As we drove eastward, in my mind I ran through the pages and pages of tourist pamphlets, blog posts and review sites I have perused over the years. Beloved was navigating. “Look on the map,” I told him. “Do you see a little town called New Glascow anywhere nearby? I think they have a toy store or something there.”
Second best decision of the day!
The Toy Factory is tiny, comparatively speaking. It fills the main floor of a house, but it’s packed to the rafters with interesting things and, on the day we arrived, people. There seems to be a theme of toys for imaginative play: pirates, knights, fairies and gorgeous handmade wooden toys that hearken back to a simpler time.
The very first thing I saw as I walked in was Tristan staring with naked covetousness at a Master Sword and Hylian Shield behind the counter. If you don’t know what that means, you haven’t been obsessively playing Legend of Zelda (and reading the books, and learning to play an ocarina) for the past few years of your life. And if you do have an idea of the DEFCON-5 level of covetousness we’re talking about, you’ll understand how close to his head actually came to exploding when they let us play with them for a photo op.
^^ Actual metal sword. He has been asking for one consistently for more than a year. The only thing that kept me from fulfilling his heart’s deepest desire was not any sense that perhaps a sword is not an appropriate beach holiday souvenir, but the $100 chunk out of our vacation budget. They do have an online store, though, and Christmas is coming.
As if that weren’t cool enough, there’s a toy workshop in the back. And as if THAT weren’t cool enough, they actually let you make your own little wooden toy that you can purchase for the princely sum of $4.95 or leave behind to add to the store stock. We did one of each.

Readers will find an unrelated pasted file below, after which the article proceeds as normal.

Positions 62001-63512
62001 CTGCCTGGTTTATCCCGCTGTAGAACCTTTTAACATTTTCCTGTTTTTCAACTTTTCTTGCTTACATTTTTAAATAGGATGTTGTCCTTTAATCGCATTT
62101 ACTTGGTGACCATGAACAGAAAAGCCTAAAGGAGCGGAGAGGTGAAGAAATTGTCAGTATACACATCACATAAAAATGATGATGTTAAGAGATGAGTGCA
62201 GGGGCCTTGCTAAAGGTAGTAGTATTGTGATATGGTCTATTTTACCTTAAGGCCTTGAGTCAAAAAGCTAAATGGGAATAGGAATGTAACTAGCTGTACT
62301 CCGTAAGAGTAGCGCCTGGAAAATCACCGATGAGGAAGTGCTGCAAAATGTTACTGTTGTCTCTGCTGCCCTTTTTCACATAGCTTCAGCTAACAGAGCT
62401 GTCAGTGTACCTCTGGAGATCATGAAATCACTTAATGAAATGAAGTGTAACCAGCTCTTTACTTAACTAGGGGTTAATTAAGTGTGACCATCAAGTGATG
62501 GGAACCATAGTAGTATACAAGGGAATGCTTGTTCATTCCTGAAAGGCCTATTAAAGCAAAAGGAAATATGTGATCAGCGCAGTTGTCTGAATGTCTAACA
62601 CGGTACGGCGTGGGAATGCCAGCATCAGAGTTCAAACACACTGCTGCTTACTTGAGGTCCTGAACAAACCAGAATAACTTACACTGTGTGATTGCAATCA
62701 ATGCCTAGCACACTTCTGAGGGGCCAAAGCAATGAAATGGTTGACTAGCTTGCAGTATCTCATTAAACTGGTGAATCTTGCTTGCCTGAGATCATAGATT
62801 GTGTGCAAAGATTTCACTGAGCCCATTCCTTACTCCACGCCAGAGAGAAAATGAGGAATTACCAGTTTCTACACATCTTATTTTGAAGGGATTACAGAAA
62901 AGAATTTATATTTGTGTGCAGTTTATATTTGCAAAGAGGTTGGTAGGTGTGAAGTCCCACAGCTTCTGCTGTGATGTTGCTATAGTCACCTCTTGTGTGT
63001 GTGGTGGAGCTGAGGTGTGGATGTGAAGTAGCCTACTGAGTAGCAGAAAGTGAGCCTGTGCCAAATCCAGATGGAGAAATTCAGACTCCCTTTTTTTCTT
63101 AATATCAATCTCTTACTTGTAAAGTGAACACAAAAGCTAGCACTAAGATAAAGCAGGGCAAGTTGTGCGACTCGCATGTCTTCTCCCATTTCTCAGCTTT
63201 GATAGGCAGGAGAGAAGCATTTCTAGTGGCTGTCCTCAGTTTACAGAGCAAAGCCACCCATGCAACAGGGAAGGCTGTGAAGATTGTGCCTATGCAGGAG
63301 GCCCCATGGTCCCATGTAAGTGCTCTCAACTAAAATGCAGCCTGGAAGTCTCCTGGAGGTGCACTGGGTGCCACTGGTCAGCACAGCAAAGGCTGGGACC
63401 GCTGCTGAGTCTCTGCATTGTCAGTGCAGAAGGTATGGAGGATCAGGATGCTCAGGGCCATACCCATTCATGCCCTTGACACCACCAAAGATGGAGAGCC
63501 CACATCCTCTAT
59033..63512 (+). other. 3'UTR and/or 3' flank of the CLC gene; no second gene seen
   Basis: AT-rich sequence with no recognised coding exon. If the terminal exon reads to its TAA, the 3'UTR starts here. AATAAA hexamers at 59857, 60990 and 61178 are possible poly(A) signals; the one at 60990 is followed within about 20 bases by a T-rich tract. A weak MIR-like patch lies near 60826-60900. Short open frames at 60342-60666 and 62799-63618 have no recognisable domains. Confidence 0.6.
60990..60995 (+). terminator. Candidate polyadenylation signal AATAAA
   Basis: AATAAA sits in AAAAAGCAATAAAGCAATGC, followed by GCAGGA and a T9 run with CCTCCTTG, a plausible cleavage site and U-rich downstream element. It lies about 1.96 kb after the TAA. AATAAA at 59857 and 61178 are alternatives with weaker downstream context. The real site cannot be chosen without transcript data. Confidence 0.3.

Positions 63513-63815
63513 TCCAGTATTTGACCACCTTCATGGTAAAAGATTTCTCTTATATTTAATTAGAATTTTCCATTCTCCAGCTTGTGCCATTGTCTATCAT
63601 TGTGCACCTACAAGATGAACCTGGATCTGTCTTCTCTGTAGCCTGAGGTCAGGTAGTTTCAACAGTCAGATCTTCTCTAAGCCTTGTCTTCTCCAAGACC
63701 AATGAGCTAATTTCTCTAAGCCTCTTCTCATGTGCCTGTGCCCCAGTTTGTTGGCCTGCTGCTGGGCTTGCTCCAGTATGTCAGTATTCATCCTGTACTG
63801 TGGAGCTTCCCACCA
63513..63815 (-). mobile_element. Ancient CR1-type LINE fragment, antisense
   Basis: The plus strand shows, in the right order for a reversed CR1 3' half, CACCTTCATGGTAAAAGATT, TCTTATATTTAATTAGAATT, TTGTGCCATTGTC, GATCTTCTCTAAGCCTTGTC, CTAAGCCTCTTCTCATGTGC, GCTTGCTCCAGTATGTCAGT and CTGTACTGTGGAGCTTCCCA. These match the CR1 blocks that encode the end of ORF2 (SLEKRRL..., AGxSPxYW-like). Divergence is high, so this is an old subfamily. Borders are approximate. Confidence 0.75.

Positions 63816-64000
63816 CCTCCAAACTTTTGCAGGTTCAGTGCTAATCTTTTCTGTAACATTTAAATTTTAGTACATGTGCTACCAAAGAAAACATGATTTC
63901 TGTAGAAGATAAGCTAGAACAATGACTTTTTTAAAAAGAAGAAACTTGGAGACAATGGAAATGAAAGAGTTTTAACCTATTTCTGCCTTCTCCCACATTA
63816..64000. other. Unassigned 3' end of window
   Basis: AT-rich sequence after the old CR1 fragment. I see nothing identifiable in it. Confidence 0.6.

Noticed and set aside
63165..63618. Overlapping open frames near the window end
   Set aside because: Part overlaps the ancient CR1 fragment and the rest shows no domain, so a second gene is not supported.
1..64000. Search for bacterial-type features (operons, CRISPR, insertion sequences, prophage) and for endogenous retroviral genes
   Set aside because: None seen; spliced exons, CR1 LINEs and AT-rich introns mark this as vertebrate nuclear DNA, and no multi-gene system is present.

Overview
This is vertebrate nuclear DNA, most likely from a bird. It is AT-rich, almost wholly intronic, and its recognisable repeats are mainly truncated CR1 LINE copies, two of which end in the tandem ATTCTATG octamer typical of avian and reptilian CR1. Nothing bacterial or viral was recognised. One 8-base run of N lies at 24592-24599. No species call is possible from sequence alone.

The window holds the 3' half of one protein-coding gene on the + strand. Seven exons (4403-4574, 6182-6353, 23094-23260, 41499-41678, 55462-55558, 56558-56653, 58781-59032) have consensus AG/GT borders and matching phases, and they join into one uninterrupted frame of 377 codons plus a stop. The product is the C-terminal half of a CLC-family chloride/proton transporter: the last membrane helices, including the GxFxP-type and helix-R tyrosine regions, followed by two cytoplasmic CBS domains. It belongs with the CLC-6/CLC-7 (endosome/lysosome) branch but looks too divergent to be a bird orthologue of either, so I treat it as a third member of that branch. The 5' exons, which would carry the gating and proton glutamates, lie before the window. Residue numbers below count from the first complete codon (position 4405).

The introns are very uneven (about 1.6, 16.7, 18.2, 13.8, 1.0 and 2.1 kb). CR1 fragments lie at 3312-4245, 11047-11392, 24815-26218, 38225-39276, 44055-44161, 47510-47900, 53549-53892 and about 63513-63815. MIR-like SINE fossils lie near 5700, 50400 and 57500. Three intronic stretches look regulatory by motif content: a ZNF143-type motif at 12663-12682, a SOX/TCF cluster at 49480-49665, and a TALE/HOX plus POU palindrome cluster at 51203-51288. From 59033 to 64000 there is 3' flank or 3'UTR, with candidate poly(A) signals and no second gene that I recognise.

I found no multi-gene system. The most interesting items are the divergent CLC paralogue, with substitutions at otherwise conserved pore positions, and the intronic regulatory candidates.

And though we’d been there for nearly 90 minutes at this point, and I was beginning to wonder if we would ever leave, I was still utterly charmed by this Islander’s laconic interaction with Lucas. There were kids everywhere, and I could overhear the workshop folks talking amongst themselves about how it had been a busy day in a busy week, but to this fellow there was no need to rush. He had a wood-burning wand, and they were personalizing each child’s wooden toy (there were magic wands and race cars being made) by burning over the child’s name written in the child’s own handwriting. And then he added a PEI 2015 “license plate” and a decorative star on top. He even asked Lucas what kind of star he might prefer – a traditional five-point star, or the asterisk kind. And then he added a circle around the star at Lucas’s request. It was like Lucas was the only person in the store on a quiet day – I was seriously charmed.
Did I mention the playground out back? Or the bunnies? Or the curiousities spread out over the grounds? Heed this advice: go to the Toy Factory. No matter where you are staying on PEI, it’s worth the drive if you have kids who love imaginative play.
TL;DR? Summerside, not so much. However, Thunder Cove and the Toy Factory at New Glascow were two wonderful new discoveries that made for an amazing day of adventure. As Tristan said, any day with leaping from cliffs, a Master Sword and a Hylian Shield is an amazing day.